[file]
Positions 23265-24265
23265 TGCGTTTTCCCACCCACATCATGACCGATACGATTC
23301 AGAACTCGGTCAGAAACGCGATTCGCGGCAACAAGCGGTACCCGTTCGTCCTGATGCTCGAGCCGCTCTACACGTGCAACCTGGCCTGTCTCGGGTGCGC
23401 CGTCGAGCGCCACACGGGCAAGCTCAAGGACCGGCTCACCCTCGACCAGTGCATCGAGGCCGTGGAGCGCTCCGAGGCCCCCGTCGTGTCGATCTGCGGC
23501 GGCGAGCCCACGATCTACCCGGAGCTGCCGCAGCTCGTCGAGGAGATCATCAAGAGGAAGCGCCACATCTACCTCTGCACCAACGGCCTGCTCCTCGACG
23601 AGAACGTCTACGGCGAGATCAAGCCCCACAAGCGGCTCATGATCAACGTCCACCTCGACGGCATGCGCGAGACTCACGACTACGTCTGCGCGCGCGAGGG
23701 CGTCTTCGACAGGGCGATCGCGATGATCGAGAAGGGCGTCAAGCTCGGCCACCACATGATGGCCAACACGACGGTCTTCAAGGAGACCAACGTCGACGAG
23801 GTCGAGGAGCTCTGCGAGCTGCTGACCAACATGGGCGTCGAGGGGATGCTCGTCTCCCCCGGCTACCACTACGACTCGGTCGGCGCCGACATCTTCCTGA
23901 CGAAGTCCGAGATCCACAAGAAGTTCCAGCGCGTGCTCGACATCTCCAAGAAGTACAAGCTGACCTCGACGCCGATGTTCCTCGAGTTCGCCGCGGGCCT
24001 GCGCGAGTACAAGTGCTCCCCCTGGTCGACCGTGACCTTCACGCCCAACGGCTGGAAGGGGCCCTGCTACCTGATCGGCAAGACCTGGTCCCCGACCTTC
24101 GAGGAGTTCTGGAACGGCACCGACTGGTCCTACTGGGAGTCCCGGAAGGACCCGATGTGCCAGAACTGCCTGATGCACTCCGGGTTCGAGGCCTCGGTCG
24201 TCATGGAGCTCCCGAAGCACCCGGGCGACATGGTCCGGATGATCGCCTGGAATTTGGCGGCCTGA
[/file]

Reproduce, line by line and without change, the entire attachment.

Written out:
Positions 23265-24265
23265 TGCGTTTTCCCACCCACATCATGACCGATACGATTC
23301 AGAACTCGGTCAGAAACGCGATTCGCGGCAACAAGCGGTACCCGTTCGTCCTGATGCTCGAGCCGCTCTACACGTGCAACCTGGCCTGTCTCGGGTGCGC
23401 CGTCGAGCGCCACACGGGCAAGCTCAAGGACCGGCTCACCCTCGACCAGTGCATCGAGGCCGTGGAGCGCTCCGAGGCCCCCGTCGTGTCGATCTGCGGC
23501 GGCGAGCCCACGATCTACCCGGAGCTGCCGCAGCTCGTCGAGGAGATCATCAAGAGGAAGCGCCACATCTACCTCTGCACCAACGGCCTGCTCCTCGACG
23601 AGAACGTCTACGGCGAGATCAAGCCCCACAAGCGGCTCATGATCAACGTCCACCTCGACGGCATGCGCGAGACTCACGACTACGTCTGCGCGCGCGAGGG
23701 CGTCTTCGACAGGGCGATCGCGATGATCGAGAAGGGCGTCAAGCTCGGCCACCACATGATGGCCAACACGACGGTCTTCAAGGAGACCAACGTCGACGAG
23801 GTCGAGGAGCTCTGCGAGCTGCTGACCAACATGGGCGTCGAGGGGATGCTCGTCTCCCCCGGCTACCACTACGACTCGGTCGGCGCCGACATCTTCCTGA
23901 CGAAGTCCGAGATCCACAAGAAGTTCCAGCGCGTGCTCGACATCTCCAAGAAGTACAAGCTGACCTCGACGCCGATGTTCCTCGAGTTCGCCGCGGGCCT
24001 GCGCGAGTACAAGTGCTCCCCCTGGTCGACCGTGACCTTCACGCCCAACGGCTGGAAGGGGCCCTGCTACCTGATCGGCAAGACCTGGTCCCCGACCTTC
24101 GAGGAGTTCTGGAACGGCACCGACTGGTCCTACTGGGAGTCCCGGAAGGACCCGATGTGCCAGAACTGCCTGATGCACTCCGGGTTCGAGGCCTCGGTCG
24201 TCATGGAGCTCCCGAAGCACCCGGGCGACATGGTCCGGATGATCGCCTGGAATTTGGCGGCCTGA